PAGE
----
Recession indicator may be flashing as a ‘false signal,’ says yield curve researcher

For months, the bond market has issued multiple warnings that a US recession could be on the way, a view many in financial markets have finally accepted.

One of them is the 10-year minus 3-month Treasury yield spread, which has been below zero since the end of October, but it hasn’t been negative long enough to send a definitive statement on a pending economic contraction. Now Campbell Harvey, the Duke University finance professor who pioneered the use of that margin as a forecasting tool, says the indicator may be sending a “false signal, which is interesting because I’m the one who invented the indicator.” “.

Harvey’s startling conclusion, whose 1986 thesis at the University of Chicago linked the difference between long-term and short-term interest rates to future US economic growth, comes at a time when the broader financial market has been concerned about a possible economic downturn in 2023. .

On Tuesday, US stocks DJIA,

They were trying to recover from four straight days of declines, as well as back-to-back weekly losses, as investors weighed recession fears and a surprising policy change by the Bank of Japan. Within the bond market, 44 different yield spreads were negative as of Monday, according to Dow Jones Market Data, a sign of pessimism about the economic outlook.

The differential between the rates on the 3-month invoice TMUBMUSD03M,
and the 10-year bond has been negative for almost two months, a reflection of the 10-year rate trading well below its 3-month counterpart, and was around minus 61 basis points on Tuesday. Such investments have preceded eight of the last eight recessions. The counterpart spread between 2- BX:TMUBMUSD02Y and 10-year returns BX:TMUBMUSD10Y it has been consistently below zero for nearly six months, though it has given at least one false signal in the past, according to Harvey.

In an interview with MarketWatch, Harvey, a Canadian-born economist, said one reason for his current view is that the 3-month/10-year spread as a model “is so well known by now that it has affected behavior,” causing so much businesses like consumers become more cautious, a form of “risk management” that “makes the likelihood of a soft landing more likely.”

“We are in a period of slow growth, which is consistent with the model, but when it comes to the recession, I am skeptical. A hard landing is unlikely,” he said by phone, though he did not rule out the possibility of a mild recession. “What I am saying is simple. This is a valuable indicator and I believe it is accurate in forecasting slowing economic growth. In terms of a crash landing, you need to look for other information.”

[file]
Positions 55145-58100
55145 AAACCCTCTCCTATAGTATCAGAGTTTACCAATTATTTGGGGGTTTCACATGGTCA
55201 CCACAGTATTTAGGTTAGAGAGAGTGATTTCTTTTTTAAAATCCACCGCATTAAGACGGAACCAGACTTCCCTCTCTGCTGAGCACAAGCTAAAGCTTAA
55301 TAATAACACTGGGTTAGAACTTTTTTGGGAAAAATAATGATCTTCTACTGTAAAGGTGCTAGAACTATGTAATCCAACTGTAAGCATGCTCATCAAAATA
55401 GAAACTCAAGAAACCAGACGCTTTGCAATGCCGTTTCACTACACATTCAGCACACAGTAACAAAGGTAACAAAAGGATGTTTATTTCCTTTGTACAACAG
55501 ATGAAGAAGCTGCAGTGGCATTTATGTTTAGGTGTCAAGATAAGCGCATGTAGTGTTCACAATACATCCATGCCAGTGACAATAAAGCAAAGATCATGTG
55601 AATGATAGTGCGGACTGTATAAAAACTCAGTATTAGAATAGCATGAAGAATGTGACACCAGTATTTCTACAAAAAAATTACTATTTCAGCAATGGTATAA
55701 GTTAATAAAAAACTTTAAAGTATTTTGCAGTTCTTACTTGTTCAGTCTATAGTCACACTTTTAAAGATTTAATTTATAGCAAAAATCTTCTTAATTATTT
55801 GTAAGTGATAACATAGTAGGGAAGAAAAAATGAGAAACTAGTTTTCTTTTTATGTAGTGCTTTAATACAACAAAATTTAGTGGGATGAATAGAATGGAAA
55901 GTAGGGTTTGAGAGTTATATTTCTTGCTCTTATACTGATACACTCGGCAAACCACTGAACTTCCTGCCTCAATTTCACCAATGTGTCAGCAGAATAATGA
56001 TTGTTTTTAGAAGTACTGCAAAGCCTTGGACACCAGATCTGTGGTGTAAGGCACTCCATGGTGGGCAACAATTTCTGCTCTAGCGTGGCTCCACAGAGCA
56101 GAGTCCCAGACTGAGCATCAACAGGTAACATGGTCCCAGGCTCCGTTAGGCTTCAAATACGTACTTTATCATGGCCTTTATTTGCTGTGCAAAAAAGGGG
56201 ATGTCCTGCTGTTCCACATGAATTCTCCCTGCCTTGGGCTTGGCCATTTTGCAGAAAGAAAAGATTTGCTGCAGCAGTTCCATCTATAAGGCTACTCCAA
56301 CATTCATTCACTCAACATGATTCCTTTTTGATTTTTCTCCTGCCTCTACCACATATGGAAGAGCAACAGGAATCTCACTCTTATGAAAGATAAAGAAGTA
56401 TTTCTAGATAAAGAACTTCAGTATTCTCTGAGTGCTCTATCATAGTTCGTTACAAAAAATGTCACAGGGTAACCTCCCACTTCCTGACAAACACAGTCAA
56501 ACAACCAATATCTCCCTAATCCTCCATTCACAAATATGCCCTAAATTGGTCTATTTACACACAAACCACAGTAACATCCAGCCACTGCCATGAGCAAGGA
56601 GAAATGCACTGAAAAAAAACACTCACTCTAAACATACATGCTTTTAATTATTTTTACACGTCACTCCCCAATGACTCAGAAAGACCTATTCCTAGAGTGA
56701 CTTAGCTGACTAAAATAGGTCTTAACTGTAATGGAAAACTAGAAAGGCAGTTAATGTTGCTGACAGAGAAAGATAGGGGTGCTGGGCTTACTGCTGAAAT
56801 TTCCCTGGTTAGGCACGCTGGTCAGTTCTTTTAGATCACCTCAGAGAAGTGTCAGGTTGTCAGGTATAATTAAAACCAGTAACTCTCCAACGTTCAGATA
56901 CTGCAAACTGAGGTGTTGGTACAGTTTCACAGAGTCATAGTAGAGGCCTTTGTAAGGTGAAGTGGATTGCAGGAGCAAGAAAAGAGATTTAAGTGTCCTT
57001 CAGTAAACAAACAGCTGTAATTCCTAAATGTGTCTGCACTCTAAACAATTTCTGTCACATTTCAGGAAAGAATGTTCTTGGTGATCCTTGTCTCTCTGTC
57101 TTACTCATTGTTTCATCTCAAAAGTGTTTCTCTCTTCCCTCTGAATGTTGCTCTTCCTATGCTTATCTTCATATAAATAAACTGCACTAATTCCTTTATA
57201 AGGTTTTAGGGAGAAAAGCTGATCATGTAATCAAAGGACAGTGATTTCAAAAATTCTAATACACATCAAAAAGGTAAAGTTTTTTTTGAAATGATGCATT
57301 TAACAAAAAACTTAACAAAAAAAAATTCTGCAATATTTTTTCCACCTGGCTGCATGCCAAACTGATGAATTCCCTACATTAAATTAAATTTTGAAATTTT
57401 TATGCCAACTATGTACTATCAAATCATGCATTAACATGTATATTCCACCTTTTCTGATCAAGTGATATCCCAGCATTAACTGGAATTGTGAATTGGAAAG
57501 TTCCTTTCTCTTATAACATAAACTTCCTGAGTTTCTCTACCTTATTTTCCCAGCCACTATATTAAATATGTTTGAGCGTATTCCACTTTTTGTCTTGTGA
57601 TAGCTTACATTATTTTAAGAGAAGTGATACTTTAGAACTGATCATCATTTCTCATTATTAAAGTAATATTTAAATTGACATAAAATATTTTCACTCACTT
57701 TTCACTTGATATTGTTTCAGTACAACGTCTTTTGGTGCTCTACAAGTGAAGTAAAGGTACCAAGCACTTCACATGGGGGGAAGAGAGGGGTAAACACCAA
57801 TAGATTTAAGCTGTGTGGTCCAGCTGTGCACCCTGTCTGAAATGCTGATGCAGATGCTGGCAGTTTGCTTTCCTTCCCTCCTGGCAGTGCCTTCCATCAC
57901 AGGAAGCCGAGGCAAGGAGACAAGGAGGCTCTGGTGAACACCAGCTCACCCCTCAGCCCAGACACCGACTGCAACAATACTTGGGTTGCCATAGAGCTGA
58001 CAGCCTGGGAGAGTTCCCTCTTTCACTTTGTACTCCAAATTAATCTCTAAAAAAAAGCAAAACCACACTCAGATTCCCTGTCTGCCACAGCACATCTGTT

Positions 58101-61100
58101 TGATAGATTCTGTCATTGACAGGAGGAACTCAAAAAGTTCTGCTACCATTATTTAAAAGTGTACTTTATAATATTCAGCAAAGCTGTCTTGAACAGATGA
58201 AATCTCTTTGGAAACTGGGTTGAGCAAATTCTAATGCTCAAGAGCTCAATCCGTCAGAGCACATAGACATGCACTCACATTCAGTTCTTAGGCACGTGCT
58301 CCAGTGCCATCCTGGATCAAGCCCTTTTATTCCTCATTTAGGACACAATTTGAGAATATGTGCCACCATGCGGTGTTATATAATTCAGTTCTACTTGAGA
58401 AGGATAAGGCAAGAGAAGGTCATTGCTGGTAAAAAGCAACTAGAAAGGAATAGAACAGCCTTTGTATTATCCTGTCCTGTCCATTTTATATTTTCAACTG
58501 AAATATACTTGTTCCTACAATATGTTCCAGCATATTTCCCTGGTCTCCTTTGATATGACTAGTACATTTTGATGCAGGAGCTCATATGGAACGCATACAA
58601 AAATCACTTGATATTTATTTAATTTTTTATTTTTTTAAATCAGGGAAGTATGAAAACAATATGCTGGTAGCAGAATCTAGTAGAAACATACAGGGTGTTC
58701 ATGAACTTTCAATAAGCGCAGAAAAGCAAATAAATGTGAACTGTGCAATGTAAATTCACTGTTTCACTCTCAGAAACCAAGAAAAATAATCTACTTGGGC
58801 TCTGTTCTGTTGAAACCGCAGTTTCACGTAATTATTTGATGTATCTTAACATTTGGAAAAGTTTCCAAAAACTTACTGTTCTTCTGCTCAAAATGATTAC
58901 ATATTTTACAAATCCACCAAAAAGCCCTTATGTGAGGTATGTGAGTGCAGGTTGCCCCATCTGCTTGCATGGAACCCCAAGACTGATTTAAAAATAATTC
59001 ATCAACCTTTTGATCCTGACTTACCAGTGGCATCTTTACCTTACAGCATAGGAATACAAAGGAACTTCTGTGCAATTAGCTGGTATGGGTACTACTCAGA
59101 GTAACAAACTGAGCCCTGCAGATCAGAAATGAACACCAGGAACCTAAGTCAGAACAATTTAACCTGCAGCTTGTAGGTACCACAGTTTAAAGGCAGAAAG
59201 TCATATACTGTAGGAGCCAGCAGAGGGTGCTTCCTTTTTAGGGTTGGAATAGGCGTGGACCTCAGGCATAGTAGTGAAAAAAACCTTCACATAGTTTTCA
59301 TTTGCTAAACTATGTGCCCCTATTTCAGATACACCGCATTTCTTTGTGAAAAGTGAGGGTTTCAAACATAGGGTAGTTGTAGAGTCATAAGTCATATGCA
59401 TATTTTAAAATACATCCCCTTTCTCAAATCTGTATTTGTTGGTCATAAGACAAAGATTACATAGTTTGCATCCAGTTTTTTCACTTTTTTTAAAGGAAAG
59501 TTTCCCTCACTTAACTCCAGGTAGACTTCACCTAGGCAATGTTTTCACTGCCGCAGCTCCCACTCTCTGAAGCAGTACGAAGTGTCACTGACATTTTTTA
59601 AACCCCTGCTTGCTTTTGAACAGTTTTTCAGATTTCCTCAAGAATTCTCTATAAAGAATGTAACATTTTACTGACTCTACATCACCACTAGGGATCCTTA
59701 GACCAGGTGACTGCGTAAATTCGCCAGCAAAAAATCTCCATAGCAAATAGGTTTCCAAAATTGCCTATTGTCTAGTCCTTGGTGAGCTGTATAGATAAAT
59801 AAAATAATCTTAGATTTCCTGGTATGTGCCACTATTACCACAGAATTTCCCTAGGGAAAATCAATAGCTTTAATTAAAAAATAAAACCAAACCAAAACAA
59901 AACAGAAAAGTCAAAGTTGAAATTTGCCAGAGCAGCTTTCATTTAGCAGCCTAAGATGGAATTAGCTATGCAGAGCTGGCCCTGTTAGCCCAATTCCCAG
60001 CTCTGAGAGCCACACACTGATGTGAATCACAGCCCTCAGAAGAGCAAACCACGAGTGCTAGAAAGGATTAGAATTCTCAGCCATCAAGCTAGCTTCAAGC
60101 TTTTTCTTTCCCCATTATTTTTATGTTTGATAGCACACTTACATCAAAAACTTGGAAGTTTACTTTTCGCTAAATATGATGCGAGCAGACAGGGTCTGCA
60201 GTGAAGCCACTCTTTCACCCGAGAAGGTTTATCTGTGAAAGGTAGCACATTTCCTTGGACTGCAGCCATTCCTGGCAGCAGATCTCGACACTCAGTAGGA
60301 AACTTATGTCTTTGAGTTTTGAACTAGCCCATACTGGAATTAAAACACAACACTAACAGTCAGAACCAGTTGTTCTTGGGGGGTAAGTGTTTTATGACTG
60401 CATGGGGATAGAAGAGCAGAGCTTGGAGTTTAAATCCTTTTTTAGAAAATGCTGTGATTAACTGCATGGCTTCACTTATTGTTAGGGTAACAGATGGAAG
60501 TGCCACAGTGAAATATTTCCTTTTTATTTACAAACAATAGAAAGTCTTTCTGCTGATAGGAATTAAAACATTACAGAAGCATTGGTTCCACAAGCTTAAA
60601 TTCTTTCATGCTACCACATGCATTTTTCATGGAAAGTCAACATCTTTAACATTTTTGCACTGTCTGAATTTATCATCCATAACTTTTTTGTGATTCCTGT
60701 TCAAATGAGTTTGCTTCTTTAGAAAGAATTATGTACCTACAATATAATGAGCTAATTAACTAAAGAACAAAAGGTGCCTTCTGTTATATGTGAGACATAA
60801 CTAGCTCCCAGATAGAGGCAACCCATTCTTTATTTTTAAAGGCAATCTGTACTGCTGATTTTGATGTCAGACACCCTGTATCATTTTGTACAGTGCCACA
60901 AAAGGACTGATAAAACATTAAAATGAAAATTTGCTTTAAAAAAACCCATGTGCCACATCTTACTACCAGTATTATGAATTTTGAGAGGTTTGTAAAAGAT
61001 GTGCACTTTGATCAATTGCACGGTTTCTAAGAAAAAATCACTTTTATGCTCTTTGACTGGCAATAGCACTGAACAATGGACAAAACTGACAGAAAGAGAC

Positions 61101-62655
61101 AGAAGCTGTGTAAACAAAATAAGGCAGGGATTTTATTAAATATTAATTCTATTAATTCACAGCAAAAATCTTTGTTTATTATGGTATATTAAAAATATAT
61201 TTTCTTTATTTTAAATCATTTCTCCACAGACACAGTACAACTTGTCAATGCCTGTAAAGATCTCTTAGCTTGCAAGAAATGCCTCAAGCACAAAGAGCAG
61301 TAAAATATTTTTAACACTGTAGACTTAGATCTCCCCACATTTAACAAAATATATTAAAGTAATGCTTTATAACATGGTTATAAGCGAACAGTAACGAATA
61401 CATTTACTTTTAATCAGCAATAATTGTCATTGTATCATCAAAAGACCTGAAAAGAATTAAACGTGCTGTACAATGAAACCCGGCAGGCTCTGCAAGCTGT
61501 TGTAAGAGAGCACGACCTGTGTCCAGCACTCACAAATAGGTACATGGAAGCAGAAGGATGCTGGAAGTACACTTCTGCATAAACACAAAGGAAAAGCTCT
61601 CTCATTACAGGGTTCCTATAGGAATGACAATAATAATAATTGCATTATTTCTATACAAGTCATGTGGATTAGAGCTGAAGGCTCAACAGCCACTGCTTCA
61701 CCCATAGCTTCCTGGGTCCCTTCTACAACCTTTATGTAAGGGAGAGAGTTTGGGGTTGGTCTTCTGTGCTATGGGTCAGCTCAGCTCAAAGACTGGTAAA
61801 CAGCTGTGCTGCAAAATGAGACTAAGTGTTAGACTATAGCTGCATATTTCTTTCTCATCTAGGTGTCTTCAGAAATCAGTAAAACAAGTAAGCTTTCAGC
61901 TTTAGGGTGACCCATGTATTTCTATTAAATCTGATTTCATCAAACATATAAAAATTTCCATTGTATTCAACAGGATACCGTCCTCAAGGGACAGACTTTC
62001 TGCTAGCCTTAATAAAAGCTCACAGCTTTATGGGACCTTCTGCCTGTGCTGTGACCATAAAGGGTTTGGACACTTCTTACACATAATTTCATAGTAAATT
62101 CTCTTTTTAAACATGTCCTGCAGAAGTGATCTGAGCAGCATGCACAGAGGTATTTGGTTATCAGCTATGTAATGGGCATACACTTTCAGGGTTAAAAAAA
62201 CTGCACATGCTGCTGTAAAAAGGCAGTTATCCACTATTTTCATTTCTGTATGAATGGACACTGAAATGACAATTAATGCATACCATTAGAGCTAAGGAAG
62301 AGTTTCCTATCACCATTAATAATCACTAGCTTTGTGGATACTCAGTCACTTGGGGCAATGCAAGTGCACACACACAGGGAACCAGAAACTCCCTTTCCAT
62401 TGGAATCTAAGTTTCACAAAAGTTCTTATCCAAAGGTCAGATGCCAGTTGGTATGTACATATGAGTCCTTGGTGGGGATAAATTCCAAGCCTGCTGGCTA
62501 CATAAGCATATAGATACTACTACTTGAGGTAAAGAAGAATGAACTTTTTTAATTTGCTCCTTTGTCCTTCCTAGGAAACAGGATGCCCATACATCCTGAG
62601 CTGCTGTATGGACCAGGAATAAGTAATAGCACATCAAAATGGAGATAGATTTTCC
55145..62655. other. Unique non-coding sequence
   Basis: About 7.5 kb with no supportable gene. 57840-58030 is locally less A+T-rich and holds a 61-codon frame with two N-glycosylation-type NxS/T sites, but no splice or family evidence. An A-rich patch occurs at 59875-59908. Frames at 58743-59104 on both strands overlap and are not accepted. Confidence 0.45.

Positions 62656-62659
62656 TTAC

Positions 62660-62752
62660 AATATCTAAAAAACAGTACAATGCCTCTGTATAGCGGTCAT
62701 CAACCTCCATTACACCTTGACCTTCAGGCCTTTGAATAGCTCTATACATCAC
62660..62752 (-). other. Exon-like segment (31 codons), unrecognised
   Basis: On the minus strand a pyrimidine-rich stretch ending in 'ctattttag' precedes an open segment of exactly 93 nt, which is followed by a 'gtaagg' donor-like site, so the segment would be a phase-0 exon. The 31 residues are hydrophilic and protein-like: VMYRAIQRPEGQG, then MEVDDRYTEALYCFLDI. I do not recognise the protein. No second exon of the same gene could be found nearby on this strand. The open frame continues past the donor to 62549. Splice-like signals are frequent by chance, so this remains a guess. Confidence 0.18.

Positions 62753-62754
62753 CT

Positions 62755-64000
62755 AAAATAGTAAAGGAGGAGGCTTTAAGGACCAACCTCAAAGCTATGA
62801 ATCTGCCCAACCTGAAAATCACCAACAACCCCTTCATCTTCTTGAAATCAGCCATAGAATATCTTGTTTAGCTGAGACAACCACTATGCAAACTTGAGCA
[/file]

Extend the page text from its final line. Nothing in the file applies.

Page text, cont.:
Source: Tradeweb

Treasury spreads should generally widen and slope up, not down, as investors take into account brighter growth prospects and seek additional compensation for holding a bond or note for a longer period. They have been falling below zero, or reversing, as the Federal Reserve continues to raise interest rates and investors factor in the likely impact of those moves going forward.

On October 26, the 3-month/10-year spread ended the US trading session below zero for the first time since March 2, 2020. At that point, Harvey said that he would need the spread to close. stay below zero until December to be sure a recession is on the way. He still hasn’t reached that mark, with less than two weeks left in the year.

Here are the reasons the professor now cites why the spread may not be as reliable an indicator of an approaching recession this time around, even though it clearly points in the direction of “sleeping” economic growth:

  • Unusual employment situation. While unemployment is low before every recession, it is unusual to have as much excess demand for labor as the US does now. “This means laid-off workers can find jobs quickly.”

  • Technology-driven layoffs. Laid-off workers from companies like Meta Platforms Inc. META,
    the father of Facebook and Twitter “are highly skilled and have very short duration of unemployment,” in contrast to the global financial crisis of 2007-2008 and the brief COVID recession of 2020, which trapped a broader set of workers from other industries.

  • Strong consumers and financial institutions. Consumers and the financial sector are stronger than before. That makes it less likely that a drop in house prices would cause contagion, or that any trouble in the financial sector could quickly spread to the entire economy, Harvey said.

  • Returns adjusted for inflation. Harvey focuses on inflation-adjusted returns because they better reflect actual economic prospects. “Once we adjust for inflation, the yield curve doesn’t invert, but it is flat (associated with lower growth but not necessarily a recession),” he said.

  • Behavior adjustments. Because of the inverted yield curve, companies are unlikely to “bet company” on a big investment project, plus consumers are being cautious and have deep savings, according to Harvey. “All of this leads to a self-fulfilling prophecy, that is, to lower growth. However, you can also view it as risk management. Even if growth slows, companies can get by without mass layoffs.”

Leave a Reply

Your email address will not be published. Required fields are marked *